It’s a sunny day in Birmingham, Alabama. I woke up this morning, the cool air floating over my blankets like fog, and I laid there, eyes closed, listening to the sound of birds chirping outside. Some mornings I wake up with a noose around my heart, the reminder of what I have lost and how I must journey on. But today, I felt a little lighter — my body intuitively understanding that I could enjoy these moments of peace.
After leaving New York for a short healing sabbatical, I have noticed the silence, the stillness, as the tall towering white oaks in the yard hover over me with comforting sighs. Things move slower here — I go to bed early, rise with the sun and spend much of my time lost in reflection.
I know that people will read this post and wonder what is it like to go through such an experience. To walk into a doctors office one day, and numbingly, and unsuspectingly hear that you have cancer.
To tell you the truth, I still don’t know what it’s like. Entirely. I spent the last months of 2012 in a whirlwind of phone calls, doctors visits, insurance haggling, hormone shots, blood tests, sonograms, MRIs, CT scans, lung exams, EKGs, more pelvic exams than most women will ever have — and still — it feels so distant, so detached from where I sit today composing this post.
In all honesty, I logged into my WordPress account today — the first time in months –with the intent of closing it down. It all got too personal, having blogs about my insurance, my health, my body being open to anyone on the web.
But then I landed on the home page. October 31. I was still cancer free as I knew it. How lucky I was to just have thousands of dollars in medical bills. I thought back to that day — those days — when I knew I was sick, and then I thought I was better. I will never forget clutching my boyfriend’s hand in the doctor’s office as he uttered those words, the disbelief coursing through my body, the shock and panic that I was going to die. How life can change in an instant.
The period of sickness passed as quickly as it had come, each day a race against time to make the best decision, to honor my body the way it had been born, to save my fertility before I lost everything.
And then it was over.
I was alone in New York. The bitter winter jutted daggers of pain into my abdomen, but I was determined to be normal. Within a month after my second surgery I was up every morning, getting dressed, heading to the office. I wouldn’t let this take away my spirit, my ambition to work and to create and to succeed.
One by one, things began to crumble. My relationship, my stability, and my soul. I found myself one day throwing up in a planter in the flatiron district at lunch time, not because I was sick, but because I was broken. My body betrayed me. Go home it said. Be alone and curl in a ball and don’t come out until you find your spirit again.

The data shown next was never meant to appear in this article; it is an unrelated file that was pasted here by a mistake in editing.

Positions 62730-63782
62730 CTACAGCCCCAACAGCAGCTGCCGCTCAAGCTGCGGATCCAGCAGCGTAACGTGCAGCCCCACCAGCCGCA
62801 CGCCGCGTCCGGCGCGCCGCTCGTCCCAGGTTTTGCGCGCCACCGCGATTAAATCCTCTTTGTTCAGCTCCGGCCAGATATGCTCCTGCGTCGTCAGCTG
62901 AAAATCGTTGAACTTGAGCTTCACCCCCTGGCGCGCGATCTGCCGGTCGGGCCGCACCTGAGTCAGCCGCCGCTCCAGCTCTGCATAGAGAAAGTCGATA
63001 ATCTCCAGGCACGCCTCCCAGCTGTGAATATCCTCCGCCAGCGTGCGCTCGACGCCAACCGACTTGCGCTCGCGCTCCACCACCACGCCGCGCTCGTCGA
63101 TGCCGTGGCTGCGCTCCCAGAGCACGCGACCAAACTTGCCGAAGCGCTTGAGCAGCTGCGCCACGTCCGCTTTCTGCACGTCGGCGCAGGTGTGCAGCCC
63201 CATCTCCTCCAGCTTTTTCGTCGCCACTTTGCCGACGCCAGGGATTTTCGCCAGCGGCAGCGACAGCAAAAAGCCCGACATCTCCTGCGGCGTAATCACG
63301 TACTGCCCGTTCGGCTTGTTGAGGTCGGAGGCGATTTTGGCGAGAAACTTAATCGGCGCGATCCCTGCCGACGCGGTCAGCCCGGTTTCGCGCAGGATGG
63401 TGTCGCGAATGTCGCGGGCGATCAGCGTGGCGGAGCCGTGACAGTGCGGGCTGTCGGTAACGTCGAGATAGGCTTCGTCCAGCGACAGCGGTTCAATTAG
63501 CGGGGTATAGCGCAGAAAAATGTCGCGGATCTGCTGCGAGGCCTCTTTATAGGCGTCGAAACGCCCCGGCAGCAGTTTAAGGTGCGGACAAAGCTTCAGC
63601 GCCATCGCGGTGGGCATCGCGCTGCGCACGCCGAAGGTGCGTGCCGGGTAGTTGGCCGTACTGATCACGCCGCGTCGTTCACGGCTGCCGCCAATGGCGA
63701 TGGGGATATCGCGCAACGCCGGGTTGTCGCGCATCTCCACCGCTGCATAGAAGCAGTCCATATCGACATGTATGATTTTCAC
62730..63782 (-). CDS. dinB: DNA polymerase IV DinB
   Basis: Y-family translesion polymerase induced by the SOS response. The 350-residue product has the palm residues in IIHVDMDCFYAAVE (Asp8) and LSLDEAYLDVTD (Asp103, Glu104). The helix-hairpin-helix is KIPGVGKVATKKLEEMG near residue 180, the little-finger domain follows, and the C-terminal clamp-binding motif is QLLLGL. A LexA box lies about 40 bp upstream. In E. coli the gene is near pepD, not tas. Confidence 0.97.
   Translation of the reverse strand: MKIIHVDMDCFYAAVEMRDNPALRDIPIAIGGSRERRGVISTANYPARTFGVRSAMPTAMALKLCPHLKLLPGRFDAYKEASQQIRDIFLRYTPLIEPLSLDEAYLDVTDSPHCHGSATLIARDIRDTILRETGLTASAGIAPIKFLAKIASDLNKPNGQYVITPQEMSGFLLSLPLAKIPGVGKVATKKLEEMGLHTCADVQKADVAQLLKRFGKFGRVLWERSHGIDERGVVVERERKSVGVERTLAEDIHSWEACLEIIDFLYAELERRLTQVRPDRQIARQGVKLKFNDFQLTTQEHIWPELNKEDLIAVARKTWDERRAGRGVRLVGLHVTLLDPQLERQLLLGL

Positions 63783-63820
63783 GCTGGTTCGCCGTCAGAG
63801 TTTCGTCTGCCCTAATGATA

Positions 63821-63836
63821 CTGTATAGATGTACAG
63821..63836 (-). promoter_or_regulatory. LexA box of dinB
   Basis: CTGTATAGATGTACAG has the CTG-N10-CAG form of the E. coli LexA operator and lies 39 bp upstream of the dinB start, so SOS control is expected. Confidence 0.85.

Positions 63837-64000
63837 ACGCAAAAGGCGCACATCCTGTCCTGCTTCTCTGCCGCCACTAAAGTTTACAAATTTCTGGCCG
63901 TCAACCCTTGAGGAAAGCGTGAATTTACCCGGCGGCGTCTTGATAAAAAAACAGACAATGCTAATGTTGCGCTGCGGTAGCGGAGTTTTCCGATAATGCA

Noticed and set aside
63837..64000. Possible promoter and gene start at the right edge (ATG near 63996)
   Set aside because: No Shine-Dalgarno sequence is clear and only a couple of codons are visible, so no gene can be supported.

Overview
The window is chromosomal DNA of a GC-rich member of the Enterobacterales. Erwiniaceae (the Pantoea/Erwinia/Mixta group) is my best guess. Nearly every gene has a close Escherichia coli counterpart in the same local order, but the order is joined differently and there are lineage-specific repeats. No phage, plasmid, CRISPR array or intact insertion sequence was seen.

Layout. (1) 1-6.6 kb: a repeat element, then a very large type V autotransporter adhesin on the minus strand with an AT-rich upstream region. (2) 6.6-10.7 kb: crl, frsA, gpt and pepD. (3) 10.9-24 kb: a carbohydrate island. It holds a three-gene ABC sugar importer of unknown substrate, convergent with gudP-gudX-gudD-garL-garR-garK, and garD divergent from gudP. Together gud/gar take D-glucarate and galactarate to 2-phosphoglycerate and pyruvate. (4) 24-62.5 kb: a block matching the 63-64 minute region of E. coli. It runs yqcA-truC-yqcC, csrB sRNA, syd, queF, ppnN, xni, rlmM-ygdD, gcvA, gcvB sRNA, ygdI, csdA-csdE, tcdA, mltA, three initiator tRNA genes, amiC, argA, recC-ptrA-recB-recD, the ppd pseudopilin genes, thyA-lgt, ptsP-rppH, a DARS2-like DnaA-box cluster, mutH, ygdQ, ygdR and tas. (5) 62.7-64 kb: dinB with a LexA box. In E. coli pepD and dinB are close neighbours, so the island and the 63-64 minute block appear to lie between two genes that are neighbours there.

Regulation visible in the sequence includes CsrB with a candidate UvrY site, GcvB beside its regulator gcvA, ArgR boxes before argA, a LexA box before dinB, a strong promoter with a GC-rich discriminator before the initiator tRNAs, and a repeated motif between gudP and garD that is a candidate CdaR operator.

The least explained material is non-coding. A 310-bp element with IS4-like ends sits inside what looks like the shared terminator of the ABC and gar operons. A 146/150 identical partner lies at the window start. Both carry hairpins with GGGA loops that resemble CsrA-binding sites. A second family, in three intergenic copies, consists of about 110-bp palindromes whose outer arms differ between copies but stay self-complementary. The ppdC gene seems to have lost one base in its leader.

I didn’t listen. For days I continued hunched down, pushing, pushing, as we tend to do in New York. I would go to my psychiatrist at Sloan Kettering and blubber uncontrollably, incoherent, drowning. And then one day, I got into work early and I just sat at the table sobbing alone. I had everyone around me — all of the support that I could ever ask for — but I didn’t have myself. I felt so betrayed by my body, my fate, the universe.
I called my mom. “I need to get out of here.” “I know,” she said.
When I arrived in Birmingham, my mother later told me, I looked grey. My skin was sallow, my cheeks gaunt. I felt like a child who had been wandering through the woods, ragged, searching for a scrap of life. I had been declared cancer free by my doctor, but my grief continued to inhabit my body like a squatter.
Slowly, the days began to pass. The sunshine managed to penetrate the prism of darkness that I had been living in; the singing of the birds a reminder to be grateful for each moment of life. I started feeling dull pain in my abdomen — phantom cramps — some reminder of what I no longer had. I started to cry in my mother’s arms. It felt good to be hugged and held, to be assured that this too, would pass.
My dad began dragging me out of the house to his painting classes and would bribe me to do laundry in exchange for lunch. He sang to me and my mom each night with an entirely off-key acoustic guitar rendition of Edelweiss, Greensleeves or Happy Birthday.
Life after cancer. I hear this phrase a lot. I don’t know what that means. As if cancer ends and then life re-begins. As if it’s washed away like a cut or a bruise and then one just carries on as if nothing happened. Life is cancer. Life is sadness. Life is laughter. Life is gratitude, and joy and freedom. We do not leave cancer behind, but we are reborn, its burnt stamp forever a part of us.
I know from other friends and family who have lived through a cancer diagnosis, that it is something that changes you forever. It has the power to darkly veil a perfectly beautiful moment in utter sadness and despair; it also can unexpectedly paint a filter over the everyday mundane aspects of life — making them infinitely more wondrous than you ever could have imagined.
I walked into my painting class on Wednesday, set up my composition sketches and sat down to paint. I got up to retrieve a paper towel and glanced at myself in the mirror as I sat down. The woman I had become. She looked back at me. I was amazed how my cheeks had filled in, the color had returned to my face and I had a peacefulness in my brow that hadn’t been there for a long time. I looked beautiful.
I knew, in that instant, that I was on my way. Headlong into my rebirth, my rise from the ashes of cancer and loss.
And so I share my story.